Cape Breton University calls for free post-secondary education
Published Thursday, March 5, 2015 6:11PM AST
Last Updated Friday, March 6, 2015 7:39AM AST
Cape Breton University is leading the charge in a new call for free post-secondary tuition in Canada.
The university's president, David Wheeler, says free tuition has to be funded by federal tax dollars and he's asking his colleagues across the country to make it an election issue.
“Higher education in Canada lacks a long-term strategy and that's dangerous for the country,” says Wheeler.
When asked what they think of abolishing university tuition, many students say they'd love to see it happen, they're just not sure it will.
“I think it would be more likely to lower the tuition a little bit than go completely free, but either way it would be great if anything happens at all,” says student Mikayla Ayre.
“Free tuition is definitely a nice thing to put forward and it's worked before in other countries,” says student Colin Lewis.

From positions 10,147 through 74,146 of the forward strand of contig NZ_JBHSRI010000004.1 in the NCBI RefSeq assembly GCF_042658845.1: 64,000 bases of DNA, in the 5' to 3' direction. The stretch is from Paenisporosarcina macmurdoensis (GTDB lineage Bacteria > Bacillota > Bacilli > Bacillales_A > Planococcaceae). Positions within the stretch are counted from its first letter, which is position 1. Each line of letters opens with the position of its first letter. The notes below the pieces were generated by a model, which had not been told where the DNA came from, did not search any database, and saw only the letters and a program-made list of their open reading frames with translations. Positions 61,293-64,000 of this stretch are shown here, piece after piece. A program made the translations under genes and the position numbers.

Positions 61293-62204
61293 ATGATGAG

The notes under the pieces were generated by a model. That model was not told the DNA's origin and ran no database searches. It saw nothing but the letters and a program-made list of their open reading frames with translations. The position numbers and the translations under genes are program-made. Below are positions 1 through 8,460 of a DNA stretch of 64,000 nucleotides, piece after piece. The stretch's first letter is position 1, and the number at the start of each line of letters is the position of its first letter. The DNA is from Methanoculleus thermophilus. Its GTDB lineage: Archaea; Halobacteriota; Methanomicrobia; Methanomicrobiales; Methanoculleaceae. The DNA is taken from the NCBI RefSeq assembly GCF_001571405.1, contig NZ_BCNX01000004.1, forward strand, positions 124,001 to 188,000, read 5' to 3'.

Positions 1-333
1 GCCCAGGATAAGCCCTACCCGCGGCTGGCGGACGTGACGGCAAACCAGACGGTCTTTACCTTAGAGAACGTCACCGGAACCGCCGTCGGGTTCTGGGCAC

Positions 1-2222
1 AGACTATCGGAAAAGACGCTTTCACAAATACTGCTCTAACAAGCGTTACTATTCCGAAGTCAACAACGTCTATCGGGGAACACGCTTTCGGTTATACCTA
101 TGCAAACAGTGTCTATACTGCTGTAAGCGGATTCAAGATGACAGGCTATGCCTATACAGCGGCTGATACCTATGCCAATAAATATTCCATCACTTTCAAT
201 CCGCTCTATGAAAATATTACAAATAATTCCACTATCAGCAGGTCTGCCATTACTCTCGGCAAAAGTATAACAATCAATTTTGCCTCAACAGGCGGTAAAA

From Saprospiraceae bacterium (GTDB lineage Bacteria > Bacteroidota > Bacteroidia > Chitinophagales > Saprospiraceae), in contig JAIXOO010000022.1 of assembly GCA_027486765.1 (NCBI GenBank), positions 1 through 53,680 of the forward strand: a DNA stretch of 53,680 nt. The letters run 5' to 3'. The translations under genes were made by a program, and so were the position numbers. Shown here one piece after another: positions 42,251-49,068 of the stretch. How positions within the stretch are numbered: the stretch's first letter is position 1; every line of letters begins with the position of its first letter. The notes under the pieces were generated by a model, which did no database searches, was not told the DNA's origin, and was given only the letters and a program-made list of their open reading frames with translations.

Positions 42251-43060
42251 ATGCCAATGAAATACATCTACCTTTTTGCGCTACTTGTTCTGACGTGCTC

Many countries around the world already offer free post-secondary education, but Wheeler says there's no model in place elsewhere that he thinks could work in Canada.
“We have to have a made-in-Canada solution because we are a federal country,” says Wheeler.
CBU has written an open letter to the federal political parties, proposing a progressive taxation model for free tuition. The group anticipates some resistance to the idea.
“In the 1940s and 50s people would have made the same arguments about universal healthcare,” says Wheeler.
According to the letter, annual tuition costs in Canada total $6 billion. By comparison, the most recent GST cuts cost the federal government $12 billion per year in lost tax revenue.
“This is a relatively small amount of money for a rich country like Canada. It's all about choice,” says Wheeler.
Brandon Ellis is a member of the university’s student union. He believes the short-term costs could have a beneficial long-term effect.
“If we're continuing to educate people, whether it be through the arts, or through business or sciences, we'll have a more educated population and that could very well stimulate the economy,” says Ellis.
CBU is now trying to rally support from universities across the country.
With files from CTV Atlantic's Sarah Ritchie